How to Remove Granite Countertops

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Things You'll Need

  • Wrench

  • Pliers

  • Rubber mallet

  • Small, flat pry bar

  • Wooden shims

  • Hammer

  • Scraper

  • Reciprocating saw (optional)

You can remove granite countertops in one piece if you want to reuse them.
Image Credit: Christopher Rodenberg/iStock/Getty Images

Although contractors doing demolition prefer to break granite tops into pieces for removal, you can remove them in one piece with a well thought out plan. Granite is very heavy and breaks easily, so you must apply caution when removing it if you want to keep it. Prepare a sturdy surface to rest your removed tops on before beginning demolition. Recruit plenty of good, strong help to remove the countertop safely in one piece. While the work itself is simple, the challenge is working patiently enough to be successful.


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Fixtures and Sinks Removal

Step 1

Shut off the water at the emergency cutoff valve, typically located directly below the faucet inside your sink cabinet. Turn both hot and cold valves clockwise by hand until they stop. Disconnect the water lines, just above the valves by turning the nut on the line with a wrench or pliers counterclockwise.

Step 2

Follow the disconnected water lines up to the bottom of the sink. Turn the large hold-down nuts counterclockwise with pliers to remove them. Pull faucets up from the top to remove. Set plumbing fixtures aside.


Step 3

Find the hold-down brackets around the bottom of the sink, inside the cabinet. Turn the nut on the bottom of each bracket counterclockwise to remove. Run a putty knife beneath the edge of the sink for sinks that sit on top of the granite. This helps to break the glue and caulk. For inset sinks, run the putty knife between the bottom of the granite and the top of the sink to break the seal. Lightly tap on the bottom of the sink with a rubber mallet to drive it up. Lift the sink out for removal.

Step 4

Examine the underside of your granite. Make a mental note of every place that the cabinets touch the bottom of the stone, if the stone is exposed. Look for a layer of plywood or other wood platform beneath the granite. Make note of everywhere that the plywood or wood top makes contact with the cabinets.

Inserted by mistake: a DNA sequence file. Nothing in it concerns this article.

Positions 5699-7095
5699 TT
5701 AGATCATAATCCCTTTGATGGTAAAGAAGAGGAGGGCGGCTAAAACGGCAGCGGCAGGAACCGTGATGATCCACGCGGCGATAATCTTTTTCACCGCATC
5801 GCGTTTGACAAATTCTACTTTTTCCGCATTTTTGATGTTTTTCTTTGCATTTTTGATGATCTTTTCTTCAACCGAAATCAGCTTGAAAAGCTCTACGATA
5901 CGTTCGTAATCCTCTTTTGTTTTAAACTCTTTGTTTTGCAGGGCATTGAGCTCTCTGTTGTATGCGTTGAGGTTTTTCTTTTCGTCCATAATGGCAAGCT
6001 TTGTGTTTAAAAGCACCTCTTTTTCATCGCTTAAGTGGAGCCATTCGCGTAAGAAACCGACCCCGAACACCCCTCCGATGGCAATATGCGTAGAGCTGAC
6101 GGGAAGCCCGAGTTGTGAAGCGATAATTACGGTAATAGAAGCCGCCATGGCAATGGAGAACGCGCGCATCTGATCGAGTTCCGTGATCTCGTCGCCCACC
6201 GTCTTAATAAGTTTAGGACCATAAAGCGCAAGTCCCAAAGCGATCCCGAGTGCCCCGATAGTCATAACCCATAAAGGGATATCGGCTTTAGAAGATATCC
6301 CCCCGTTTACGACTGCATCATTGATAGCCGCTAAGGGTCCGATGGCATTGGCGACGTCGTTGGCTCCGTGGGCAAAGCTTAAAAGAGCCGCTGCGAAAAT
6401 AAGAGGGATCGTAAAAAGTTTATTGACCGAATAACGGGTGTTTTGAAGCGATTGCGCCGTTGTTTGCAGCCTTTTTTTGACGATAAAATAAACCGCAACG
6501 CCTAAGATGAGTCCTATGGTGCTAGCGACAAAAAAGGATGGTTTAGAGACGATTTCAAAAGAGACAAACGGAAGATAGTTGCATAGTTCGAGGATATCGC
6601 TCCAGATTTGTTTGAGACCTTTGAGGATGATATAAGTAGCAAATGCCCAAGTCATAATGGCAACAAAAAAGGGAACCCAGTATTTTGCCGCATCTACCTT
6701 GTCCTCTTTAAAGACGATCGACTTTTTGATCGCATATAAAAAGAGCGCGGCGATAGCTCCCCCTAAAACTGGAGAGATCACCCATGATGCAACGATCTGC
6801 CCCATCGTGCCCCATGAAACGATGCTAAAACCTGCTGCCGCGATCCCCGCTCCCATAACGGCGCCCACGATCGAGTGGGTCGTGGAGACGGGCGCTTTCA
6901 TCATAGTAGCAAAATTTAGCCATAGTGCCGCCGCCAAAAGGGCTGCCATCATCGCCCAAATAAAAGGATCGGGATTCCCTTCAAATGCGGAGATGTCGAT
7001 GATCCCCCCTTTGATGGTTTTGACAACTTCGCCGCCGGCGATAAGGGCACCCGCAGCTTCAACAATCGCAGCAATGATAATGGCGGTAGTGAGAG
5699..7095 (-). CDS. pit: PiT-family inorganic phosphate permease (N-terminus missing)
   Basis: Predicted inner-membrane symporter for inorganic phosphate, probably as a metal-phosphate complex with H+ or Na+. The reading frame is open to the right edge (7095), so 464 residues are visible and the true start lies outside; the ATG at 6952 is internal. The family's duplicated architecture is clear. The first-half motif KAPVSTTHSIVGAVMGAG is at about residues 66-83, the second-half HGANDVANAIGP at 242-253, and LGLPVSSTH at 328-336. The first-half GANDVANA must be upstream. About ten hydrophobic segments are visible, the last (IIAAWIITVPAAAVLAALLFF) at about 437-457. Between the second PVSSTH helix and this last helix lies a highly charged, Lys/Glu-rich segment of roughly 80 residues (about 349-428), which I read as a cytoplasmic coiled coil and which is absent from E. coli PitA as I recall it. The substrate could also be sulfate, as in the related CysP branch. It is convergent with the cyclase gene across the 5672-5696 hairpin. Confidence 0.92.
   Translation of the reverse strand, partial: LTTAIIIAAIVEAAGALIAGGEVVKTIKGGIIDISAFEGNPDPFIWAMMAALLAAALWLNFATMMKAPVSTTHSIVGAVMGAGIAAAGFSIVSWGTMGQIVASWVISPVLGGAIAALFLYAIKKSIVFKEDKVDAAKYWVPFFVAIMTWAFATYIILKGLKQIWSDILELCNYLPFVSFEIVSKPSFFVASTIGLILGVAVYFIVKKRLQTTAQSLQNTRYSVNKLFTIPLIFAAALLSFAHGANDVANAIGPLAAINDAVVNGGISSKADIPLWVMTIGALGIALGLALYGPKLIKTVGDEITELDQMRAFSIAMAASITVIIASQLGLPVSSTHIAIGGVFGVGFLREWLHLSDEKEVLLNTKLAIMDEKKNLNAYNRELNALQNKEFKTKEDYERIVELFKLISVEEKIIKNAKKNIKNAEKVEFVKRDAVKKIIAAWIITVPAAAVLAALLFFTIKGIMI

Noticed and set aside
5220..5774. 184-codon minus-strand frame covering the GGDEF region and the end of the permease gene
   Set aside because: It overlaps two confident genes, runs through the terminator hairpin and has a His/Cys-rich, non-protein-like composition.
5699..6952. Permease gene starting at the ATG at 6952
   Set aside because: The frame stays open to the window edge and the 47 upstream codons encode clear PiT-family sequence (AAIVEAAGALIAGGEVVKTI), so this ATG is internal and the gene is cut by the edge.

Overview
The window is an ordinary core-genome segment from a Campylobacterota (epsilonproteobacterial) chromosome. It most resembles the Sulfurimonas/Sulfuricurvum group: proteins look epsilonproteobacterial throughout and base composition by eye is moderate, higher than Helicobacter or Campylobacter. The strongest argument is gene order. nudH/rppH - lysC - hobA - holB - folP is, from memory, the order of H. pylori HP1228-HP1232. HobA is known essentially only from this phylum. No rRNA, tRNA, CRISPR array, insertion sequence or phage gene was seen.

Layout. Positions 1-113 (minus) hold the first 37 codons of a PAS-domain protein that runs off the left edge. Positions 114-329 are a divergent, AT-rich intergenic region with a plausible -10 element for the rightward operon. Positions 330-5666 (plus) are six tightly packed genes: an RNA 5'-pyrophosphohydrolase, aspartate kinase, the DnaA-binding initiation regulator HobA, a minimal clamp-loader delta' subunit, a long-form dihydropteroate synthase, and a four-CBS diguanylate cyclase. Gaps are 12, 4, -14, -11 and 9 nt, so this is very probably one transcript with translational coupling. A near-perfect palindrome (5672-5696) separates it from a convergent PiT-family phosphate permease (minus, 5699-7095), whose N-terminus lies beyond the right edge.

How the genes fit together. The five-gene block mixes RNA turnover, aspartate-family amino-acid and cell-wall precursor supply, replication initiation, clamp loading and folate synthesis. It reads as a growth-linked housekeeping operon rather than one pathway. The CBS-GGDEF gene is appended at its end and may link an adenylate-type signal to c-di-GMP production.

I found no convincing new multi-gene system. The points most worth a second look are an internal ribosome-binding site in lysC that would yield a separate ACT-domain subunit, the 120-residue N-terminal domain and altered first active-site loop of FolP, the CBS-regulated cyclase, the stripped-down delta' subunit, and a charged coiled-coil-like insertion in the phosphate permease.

Step 5

Remove the screws from the plywood layer under the granite countertop from inside the cabinets. Use a drill and screw tip. Look for screws running up through the cabinet top support into the bottom of the plywood. If you cannot find them, you will need to break the glue seal between the plywood and the granite before you can remove the plywood.

Step 6

Tap the end of your small, flat pry bar behind the edge of the backsplash in the top corner, every few inches using a hammer. Gently pry the backsplash out from the wall, starting from one corner working across its length until the backsplash pulls away from the wall easily. Do the same for all the backsplash that lines the countertop you plan to remove.


Granite Countertop Removal

Step 1

Locate the joint between the front brace of the cabinet and the bottom of your countertop at a corner. Look up inside the face of the cabinet to see it. Tap the end of the pry bar into this joint with the hammer. Pry gently up to loosen any glue. If there is plywood under the granite, work underneath it to remove the granite from the plywood or remove them together, if you were able to remove the screws that hold the wood platform in place. Follow this by tapping a wooden shim into the now open joint, to hold the countertop up in that spot. Work along the front edge, prying and shimming, until the whole front edge is slightly lifted.


Step 2

Move further inside the cabinets. Starting at the front and moving back use the pry bar to lift the granite, or plywood and granite, away from the top of the cabinet supports. Add shims as you go. Go slowly to avoid cracking. Work along the length of the countertop, only prying up the next few inches back. Continue working in sections, from end to end, until the entire countertop has been lifted.

Step 3

Station at least one person every 3 to 4 feet of countertop along the front edge of the counter. Work together to slowly tilt the countertop up from the back edge, so that it tips into the hands of the waiting workers. Lift gently and move the granite to your storage place.


Step 4

Set the granite with the top face down for protection. If there is plywood underneath that needs replacing, pry it carefully away from the granite. Work slowly to separate the glue and remove the plywood. Scrape any additional plywood or glue from the bottom of the granite with a heavy duty scraper.


Ensure you have plenty of strong help before getting started. Pad your saw horses or storage space with a blanket to minimize potential scratches on your countertops.

When removing granite edged with bullnose, pad the pry bar where it touches the bullnosed or edged area to prevent breaking or chipping it as you wedge it between the plywood and the granite countertop.

You can also insert a reciprocating saw with a long flat blade between the granite and wood top to detach the granite from the wood where they are glued together.

You can also use a hammer to break up the countertop in place and remove it in pieces if you don't plan on saving or reusing it.


Wear safety glasses when striking with a hammer. Lift carefully, bending the knees to prevent back strain.



Mark Morris

Mark Morris started writing professionally in 1995. He has published a novel and stage plays with SEEDS studio. Morris specializes in many topics and has 15 years of professional carpentry experience. He is a voice, acting and film teacher. He also teaches stage craft and lectures on playwriting for Oklahoma Christian University.